So you’ve been born in an Arab gulf country but yr not a “local” or “citizen” Yr Arab or say from the Indian Sub Continent you are basically confused about your identity about your belonging you can either pin point home as where you were born and raised or you can point it out to where your parents were born and you occasionally go every summer to visit relatives among other things.
Yup You may have been to Arab schools in the countries of the Arab Gulf or lets say Indian or Pakistani schools chances are you are much easier to re-integrate back into your “original” society and you have a much easir time saying am fully Egyptian, Indian or Pakistani and people don’t find you that much different or odd or guess yr not really a local of your parents origin.
It gets more complicated if you have been studying in what so called is “international schools” which are actually most likely either American or British schools with the same curriculum Americans and Brits study in their countries. You use to listen to American or British music or both watch their movies not only speak their language but also with the same accent that’s if you were to walk in a grocery store in there the cashier wont think twice you were born in there or least brought up from childhood there. Those folks tend to be the ones more open to other cultures and more likely to have been hanging out in school with a more culturally diverse group with in school.
Other teenagers who tend to relate more with where their parents come from and perhaps don’t have that perfect westen accent and tend to have hung out n groups with people of their nationality say the Egyptian group or the Indian folks or the Pakistani lot, then they are more likely to have it easier when they get back “home”.
Its tough since you were born in the Arabian Gulf it becomes even tougher if you can speak the dialect perfectly well and on the street people would think yr a “local” or “citizen” at least that’s from my experience which partly because my khaleeji (Gulfi) like complexion. Its way tougher when you say Home is in that khaleej country but you have no rights there once yr pops retires you can never go back unless on a contract or perhaps as a tourist but unlikely since the passport owners of the countries I have mentioned have different arrangements.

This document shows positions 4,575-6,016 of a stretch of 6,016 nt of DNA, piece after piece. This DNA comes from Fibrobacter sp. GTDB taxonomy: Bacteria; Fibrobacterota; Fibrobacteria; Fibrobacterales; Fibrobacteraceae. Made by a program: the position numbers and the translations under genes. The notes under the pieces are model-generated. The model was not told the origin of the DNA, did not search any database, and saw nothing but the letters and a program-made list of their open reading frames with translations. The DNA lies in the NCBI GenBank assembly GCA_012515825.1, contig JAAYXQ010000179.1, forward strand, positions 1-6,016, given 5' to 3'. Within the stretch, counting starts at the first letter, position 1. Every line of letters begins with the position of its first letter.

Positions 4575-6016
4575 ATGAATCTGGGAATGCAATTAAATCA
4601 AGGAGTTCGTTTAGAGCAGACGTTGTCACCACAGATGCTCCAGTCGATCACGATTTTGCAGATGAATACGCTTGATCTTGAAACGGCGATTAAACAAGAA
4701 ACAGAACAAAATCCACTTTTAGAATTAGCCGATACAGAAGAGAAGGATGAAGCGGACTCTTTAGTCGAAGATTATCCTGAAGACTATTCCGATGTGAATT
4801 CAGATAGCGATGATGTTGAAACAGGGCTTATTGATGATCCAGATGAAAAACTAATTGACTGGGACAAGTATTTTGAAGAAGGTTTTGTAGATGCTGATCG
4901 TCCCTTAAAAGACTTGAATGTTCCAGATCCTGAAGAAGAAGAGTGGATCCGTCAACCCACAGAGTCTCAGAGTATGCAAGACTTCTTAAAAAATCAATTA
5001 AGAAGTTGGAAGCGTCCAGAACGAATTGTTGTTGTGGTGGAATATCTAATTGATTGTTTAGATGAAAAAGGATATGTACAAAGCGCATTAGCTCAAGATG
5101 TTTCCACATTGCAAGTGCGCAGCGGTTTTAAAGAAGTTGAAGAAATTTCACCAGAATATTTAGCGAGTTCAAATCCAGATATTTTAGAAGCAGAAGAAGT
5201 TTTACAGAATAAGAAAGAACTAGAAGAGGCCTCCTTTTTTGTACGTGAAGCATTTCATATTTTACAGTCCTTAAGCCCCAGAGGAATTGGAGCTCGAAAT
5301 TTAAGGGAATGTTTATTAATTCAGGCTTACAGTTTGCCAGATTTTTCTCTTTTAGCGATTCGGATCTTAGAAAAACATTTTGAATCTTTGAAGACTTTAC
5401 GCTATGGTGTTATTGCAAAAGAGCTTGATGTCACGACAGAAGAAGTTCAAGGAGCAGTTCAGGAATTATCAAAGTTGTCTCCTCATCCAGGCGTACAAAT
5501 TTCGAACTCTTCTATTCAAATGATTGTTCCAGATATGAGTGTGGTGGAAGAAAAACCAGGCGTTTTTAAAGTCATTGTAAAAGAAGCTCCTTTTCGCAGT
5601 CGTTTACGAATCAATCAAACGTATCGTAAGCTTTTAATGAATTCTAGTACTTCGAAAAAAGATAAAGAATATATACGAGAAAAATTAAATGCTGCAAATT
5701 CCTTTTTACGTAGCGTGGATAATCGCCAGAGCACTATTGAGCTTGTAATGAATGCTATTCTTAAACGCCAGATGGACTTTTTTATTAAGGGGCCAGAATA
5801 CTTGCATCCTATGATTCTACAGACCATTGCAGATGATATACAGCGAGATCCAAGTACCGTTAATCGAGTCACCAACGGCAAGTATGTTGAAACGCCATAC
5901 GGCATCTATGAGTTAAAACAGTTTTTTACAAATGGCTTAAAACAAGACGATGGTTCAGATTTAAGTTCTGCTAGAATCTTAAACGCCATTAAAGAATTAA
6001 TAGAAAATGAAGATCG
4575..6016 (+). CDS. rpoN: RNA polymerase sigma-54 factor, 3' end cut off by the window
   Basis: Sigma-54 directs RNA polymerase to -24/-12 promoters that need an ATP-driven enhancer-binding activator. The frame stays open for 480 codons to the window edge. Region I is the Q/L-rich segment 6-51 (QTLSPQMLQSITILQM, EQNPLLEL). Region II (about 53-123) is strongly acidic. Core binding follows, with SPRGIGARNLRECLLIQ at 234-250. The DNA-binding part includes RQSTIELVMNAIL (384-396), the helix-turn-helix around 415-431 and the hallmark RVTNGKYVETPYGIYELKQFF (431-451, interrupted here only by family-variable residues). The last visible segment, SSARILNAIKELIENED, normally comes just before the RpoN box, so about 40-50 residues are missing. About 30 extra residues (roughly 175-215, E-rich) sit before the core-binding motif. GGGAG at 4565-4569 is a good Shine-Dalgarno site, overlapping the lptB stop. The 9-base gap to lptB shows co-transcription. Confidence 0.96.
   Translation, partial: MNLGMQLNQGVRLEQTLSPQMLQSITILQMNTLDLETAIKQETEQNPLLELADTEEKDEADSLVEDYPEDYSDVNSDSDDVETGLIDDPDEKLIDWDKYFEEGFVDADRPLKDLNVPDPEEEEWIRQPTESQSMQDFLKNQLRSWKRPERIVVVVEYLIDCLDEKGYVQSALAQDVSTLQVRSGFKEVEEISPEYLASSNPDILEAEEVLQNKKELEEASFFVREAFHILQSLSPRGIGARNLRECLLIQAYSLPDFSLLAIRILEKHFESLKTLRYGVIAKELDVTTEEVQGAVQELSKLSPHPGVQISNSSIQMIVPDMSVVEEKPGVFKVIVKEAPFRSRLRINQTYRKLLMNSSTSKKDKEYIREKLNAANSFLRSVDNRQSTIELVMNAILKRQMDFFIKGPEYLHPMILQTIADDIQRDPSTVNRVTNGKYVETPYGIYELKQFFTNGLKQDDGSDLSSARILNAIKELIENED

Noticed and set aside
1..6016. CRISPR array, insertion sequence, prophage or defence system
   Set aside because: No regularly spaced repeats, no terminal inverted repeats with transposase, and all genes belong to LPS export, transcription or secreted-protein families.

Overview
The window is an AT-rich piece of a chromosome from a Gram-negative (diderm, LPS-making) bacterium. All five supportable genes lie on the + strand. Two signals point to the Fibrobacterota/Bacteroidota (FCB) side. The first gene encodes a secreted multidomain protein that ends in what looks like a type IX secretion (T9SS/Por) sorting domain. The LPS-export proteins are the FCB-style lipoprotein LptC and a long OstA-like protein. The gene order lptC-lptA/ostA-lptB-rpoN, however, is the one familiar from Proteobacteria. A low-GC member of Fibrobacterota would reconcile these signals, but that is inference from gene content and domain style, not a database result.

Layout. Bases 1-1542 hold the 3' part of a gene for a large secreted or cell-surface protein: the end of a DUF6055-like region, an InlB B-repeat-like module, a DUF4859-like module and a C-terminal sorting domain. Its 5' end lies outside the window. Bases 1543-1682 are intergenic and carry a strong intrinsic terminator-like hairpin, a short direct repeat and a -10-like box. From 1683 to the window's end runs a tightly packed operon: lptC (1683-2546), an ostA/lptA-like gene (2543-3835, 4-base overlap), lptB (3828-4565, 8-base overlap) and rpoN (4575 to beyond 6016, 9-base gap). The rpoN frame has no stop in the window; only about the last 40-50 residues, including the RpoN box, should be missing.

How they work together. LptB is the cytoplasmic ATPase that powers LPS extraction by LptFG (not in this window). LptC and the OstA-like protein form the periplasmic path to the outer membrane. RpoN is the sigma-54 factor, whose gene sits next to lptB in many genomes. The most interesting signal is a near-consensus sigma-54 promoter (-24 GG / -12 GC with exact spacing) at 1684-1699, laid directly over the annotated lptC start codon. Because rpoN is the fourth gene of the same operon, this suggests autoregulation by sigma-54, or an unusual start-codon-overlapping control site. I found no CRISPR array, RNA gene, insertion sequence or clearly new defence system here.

Im not saying that countries of the Arab Gulf should just give citizenship to folks like us that’s would mess things up, the social political and economic characteristics of these countries. Am Just trying to show this emotional and if you may humanitarian dilemma that am partly caught in and am sure many others are caught in it like myself. Sad reality is our parents in the eyes of these governments (as a whole or as a system or in a purely technocratic vision) are only here to serve a function for material return and once yr contract is done or time to retire your function no longer exists and so you too ought to seize exiting on their lands.
And even worse the those who grew up there their entire lives who are also looked at differently in their “home countries” whom could be pretty much culturally confused or least if they are conscious of it. Then you are torn apart where am I from ? Where is Home? Ironic its probably easy for those who lived in such contexts to settle some where in the English speaking west.
And on a side note Even much more pathetic when say to Egypt your parents have been paying “Taxes” or remittances to the government ( one of Egypt’s top sources of income along with tourism and the Suez Canal) and then when you come back yr expected to sever in the military .. As “paying back your country.” when I havent been using any of their crappy pathetic worthless government provided services and my parents paying their corrupt behinds.
Perhaps this is Just my own experience and am trying to be all generalizing about it, at least am pretty sure it is absolutely the case with Arab folks as much more is culturally common with folks of the khaleej. Alhamdullelah my parrents still work Home or if you want to critically call it my “home”
I think this could open up major issues of research for specialists and students of the social sciences but this is mostly my thoughts with a twist of ranting.